Updated: Sep 8
Oman is bounded to the southwest by Saudi Arabia and Yemen, south and east by the Indian Ocean, and northeast by the Persian Gulf.
1. The Arabian Oryx
The Arabian Oryx is the national animal of Oman. Before the 1960s, it was believed that this lovely creature was extinct, but during that decade, the final specimens were discovered, trapped, and reproduced to ensure the species' survival. Currently, it's estimated that more than 1,000 oryx exist. The Arabian Peninsula's dunes are home to this animal, which distinguishes out for its beauty and stunning horns. Oryx, a perfectly looking white Antelope species, was nearly extinct due to uncontrolled hunting. Let's not forget that many Oryx living are still captive in zoos. We hope you see this magnificent beauty on your visit to Oman.
2. No Crime, Really
The crime rate in Oman, which has significantly succeeded as the 4th safest country in the world, is almost nonexistent. Although cases such as petty theft are reported occasionally, major crime is virtually nonexistent. Such a low crime rate statistic is quite surprising compared to developed and industrial countries and the Middle East. The threat of Terrorism in Oman is one of the weakest in the world. The Institute for Economics and Peace ranks the impact of terrorism in the country as "0" on the Global Terrorism Index.
3. The Biggest Graveyard
Among Oman's tourist attractions are prehistoric necropolises, which date back to 3000 BC and are listed as UNESCO World Heritage Sites. The country's northern hills are home to Tombs constructed as a beehive. The bronze age tombs are among the best preserved to date. Al-Ayn is the most well-preserved of the three necropolises known as Bat, Al-Khutm, and Al-Ayn. While in Oman, be sure to take a trip back in time.
4. Telegraph Island Madness
Telegraph Island, a small rocky island in the Musandam region of Oman, is famous for its fjords. How does it sound like laying cables underground for communication between Britain and India in the 1850s? This is what was tried to be done on Telegraph Island in those years—astounding information. The Indian, Turkish, and Iranian governments agreed to interconnect the fixed line systems, which required a cable between Fao, Bushire, and Gwadar. It was agreed with the engineers to apply a 1,250-mile cable, which was successful but caused conflicts and various fights between the countries. Ultimately, it was accomplished somehow, but this could not prevent the legends. Of course, it is not just a myth but also a grain of truth in these narratives. There were stories about the island being sweltering, small, and isolated, driving the soldiers working there into insanity. Soldiers who stayed on the island for more than five years were separated from the rest of the world and fell into the wilderness's high heat and banality. The soldiers gradually went insane after being there for so long.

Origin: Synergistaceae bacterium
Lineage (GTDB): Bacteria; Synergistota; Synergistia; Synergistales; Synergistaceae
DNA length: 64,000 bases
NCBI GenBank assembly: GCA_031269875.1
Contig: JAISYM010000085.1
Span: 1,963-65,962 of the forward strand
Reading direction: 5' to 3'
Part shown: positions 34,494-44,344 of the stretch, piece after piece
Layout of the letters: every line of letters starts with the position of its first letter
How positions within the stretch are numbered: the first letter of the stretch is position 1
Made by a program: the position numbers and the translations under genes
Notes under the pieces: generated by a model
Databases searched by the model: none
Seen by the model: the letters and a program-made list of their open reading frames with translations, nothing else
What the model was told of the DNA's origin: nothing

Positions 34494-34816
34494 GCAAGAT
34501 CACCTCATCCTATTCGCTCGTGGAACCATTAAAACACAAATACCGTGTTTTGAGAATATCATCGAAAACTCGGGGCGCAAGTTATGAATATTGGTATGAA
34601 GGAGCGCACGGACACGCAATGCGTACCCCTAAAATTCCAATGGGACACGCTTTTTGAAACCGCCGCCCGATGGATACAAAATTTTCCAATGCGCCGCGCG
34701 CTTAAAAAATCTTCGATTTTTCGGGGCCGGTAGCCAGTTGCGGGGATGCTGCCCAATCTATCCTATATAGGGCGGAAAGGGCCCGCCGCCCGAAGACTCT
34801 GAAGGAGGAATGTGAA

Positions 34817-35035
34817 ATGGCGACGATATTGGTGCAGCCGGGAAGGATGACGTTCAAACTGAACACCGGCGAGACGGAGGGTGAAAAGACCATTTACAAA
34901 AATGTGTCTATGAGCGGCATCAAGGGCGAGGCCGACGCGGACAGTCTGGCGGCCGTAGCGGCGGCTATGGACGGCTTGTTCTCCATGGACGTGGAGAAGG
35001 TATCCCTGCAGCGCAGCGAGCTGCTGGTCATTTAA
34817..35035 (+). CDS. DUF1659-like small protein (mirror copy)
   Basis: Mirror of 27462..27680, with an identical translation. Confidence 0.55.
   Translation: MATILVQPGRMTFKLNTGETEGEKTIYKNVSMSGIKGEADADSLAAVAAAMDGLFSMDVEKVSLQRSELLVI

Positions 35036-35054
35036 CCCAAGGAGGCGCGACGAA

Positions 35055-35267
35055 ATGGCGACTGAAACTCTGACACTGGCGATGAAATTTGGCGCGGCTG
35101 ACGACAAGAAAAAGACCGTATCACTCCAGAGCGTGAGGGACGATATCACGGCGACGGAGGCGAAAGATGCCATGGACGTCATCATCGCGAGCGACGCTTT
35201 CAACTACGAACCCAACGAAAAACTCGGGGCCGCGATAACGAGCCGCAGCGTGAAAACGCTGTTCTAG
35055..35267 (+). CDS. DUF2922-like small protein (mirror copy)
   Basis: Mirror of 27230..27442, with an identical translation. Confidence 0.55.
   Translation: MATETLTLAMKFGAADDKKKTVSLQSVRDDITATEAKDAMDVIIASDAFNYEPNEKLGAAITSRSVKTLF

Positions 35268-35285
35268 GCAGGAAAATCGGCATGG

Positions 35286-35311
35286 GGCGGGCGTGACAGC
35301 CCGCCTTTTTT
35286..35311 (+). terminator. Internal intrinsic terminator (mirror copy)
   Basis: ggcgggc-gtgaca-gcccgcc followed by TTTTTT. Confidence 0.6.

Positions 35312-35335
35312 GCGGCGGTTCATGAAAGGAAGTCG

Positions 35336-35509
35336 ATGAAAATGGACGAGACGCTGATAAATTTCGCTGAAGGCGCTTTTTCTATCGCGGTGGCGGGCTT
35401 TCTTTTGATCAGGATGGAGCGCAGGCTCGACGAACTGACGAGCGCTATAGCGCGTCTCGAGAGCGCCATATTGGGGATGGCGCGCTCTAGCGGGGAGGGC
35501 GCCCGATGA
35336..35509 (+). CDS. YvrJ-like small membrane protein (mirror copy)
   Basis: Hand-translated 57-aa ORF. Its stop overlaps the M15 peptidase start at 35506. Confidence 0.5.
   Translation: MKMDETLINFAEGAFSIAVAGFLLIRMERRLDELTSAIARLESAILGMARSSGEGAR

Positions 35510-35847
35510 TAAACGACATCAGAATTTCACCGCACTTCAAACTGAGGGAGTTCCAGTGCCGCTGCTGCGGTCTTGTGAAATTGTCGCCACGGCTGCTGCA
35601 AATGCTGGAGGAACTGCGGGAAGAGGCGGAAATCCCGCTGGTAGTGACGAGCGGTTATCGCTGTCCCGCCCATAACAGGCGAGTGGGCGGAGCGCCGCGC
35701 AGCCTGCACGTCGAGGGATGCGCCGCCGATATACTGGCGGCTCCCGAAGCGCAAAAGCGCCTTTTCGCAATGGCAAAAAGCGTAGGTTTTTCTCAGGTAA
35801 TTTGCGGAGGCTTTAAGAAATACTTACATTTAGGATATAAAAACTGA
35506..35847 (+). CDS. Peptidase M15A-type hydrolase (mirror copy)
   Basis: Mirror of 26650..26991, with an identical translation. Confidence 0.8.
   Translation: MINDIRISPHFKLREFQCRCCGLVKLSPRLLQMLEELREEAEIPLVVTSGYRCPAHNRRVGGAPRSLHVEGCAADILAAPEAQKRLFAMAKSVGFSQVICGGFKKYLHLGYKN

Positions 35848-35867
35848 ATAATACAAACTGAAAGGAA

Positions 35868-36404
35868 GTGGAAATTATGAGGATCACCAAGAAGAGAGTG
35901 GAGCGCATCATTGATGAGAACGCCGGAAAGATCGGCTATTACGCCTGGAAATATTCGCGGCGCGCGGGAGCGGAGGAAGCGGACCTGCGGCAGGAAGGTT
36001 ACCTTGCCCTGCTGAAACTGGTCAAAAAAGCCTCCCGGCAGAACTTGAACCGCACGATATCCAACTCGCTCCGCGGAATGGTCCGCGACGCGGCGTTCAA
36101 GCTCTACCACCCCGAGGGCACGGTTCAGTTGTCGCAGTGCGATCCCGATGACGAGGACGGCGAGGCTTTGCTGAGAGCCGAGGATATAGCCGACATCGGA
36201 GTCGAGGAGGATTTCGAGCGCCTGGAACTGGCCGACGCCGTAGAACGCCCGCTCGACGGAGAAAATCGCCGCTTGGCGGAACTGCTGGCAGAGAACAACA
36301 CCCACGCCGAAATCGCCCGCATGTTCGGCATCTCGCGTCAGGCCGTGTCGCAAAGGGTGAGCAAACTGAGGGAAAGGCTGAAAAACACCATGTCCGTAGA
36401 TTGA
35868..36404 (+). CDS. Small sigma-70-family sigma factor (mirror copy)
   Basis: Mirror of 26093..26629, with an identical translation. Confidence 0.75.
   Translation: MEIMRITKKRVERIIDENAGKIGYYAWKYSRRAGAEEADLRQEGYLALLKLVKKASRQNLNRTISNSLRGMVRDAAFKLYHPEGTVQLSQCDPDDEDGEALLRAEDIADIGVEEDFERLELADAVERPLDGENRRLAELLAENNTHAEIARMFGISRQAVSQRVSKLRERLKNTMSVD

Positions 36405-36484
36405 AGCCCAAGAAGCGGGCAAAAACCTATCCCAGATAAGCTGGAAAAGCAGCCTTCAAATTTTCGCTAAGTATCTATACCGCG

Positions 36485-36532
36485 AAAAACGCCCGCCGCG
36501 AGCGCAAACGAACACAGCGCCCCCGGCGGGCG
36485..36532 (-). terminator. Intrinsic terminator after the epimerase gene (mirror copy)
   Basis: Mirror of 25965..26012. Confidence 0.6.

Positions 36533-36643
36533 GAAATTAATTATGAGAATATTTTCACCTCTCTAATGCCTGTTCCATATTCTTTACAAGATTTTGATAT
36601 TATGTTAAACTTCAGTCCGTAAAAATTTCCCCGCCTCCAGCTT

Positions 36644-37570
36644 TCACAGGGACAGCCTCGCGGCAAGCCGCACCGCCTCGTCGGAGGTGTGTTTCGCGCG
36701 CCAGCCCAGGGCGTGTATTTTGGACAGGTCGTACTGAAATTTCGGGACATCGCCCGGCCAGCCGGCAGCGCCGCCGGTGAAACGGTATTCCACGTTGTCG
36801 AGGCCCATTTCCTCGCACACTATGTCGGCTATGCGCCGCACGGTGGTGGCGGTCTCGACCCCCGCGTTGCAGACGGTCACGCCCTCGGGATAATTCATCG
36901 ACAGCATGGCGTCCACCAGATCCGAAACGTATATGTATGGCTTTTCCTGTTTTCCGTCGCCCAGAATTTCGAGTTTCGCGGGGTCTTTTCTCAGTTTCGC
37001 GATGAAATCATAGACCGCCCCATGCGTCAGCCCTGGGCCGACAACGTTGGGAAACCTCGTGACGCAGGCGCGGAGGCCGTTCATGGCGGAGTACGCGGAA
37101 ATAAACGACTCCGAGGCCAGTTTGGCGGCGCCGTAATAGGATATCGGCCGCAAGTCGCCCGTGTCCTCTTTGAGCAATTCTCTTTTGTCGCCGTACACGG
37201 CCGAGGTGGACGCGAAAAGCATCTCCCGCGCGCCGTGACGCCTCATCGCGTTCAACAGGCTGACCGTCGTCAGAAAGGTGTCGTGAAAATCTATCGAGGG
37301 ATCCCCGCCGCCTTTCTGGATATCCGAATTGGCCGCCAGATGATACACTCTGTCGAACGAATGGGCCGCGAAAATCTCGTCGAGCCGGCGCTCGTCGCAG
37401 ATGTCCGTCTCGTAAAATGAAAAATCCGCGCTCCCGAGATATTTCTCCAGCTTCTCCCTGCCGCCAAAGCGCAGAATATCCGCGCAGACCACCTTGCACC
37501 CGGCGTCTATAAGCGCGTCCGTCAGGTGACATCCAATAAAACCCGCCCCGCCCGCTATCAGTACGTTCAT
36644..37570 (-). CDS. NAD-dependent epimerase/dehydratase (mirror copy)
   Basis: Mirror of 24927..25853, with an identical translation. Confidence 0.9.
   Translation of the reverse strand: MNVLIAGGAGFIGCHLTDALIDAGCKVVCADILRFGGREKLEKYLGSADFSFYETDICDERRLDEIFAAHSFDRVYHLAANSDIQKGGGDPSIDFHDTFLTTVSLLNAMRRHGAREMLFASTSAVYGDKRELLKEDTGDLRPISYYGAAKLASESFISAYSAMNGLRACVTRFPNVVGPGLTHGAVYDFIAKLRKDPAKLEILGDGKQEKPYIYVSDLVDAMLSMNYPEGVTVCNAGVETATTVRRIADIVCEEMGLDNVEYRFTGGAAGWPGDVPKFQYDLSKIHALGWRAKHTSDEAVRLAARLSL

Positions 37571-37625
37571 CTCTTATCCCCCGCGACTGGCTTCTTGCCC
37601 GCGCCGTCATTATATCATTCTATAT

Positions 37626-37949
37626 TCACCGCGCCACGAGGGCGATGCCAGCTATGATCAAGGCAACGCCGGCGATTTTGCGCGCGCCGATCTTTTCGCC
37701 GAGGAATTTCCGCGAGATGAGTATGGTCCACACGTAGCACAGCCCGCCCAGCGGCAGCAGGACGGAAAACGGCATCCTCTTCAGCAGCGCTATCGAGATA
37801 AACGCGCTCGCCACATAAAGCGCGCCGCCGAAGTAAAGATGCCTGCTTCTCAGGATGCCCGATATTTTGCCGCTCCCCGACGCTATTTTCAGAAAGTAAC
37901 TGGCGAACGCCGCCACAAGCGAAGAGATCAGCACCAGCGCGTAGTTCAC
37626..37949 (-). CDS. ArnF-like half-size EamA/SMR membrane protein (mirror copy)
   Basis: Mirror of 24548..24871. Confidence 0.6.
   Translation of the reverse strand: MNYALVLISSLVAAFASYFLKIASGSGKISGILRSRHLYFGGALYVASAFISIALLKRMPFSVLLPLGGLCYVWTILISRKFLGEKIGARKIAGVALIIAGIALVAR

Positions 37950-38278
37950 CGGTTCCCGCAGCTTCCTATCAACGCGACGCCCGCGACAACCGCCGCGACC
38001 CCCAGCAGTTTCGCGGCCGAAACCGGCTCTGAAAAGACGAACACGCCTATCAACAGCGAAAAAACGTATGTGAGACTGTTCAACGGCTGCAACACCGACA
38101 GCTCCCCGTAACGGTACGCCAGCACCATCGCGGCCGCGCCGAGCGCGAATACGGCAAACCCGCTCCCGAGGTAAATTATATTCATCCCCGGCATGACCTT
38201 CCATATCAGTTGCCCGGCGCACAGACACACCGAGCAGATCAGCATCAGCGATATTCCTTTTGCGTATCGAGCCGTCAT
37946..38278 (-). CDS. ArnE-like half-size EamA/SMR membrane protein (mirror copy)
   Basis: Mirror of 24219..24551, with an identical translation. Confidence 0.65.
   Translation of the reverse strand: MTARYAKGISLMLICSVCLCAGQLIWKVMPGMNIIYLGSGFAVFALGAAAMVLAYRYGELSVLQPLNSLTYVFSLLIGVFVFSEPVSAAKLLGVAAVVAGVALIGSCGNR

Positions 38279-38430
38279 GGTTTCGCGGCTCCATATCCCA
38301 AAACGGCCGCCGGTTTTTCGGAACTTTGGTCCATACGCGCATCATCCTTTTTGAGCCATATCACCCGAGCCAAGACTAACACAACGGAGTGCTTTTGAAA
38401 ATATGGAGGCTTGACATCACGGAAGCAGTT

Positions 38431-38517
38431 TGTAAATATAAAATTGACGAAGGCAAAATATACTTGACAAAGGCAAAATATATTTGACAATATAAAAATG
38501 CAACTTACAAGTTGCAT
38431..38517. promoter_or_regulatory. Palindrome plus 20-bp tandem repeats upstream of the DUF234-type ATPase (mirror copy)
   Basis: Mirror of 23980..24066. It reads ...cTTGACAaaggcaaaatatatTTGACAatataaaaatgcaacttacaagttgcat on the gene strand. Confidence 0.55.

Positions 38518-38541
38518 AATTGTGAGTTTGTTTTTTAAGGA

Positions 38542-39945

5. Mountain Dew
One of the most popular things the people of Oman consume is this drink, which this blog's author finds quite attractive. In Oman, Mountain Dew, whose primary manufacturer is Pepsi, is consumed so frequently that it overtakes all other beverages as the most popular in the Middle East. Dew is often associated with fresh, pure water, although it is not necessarily a healthy beverage. It has a lot of artificial ingredients, like high fructose corn syrup for sweetening. Still, nothing ever truly happens.
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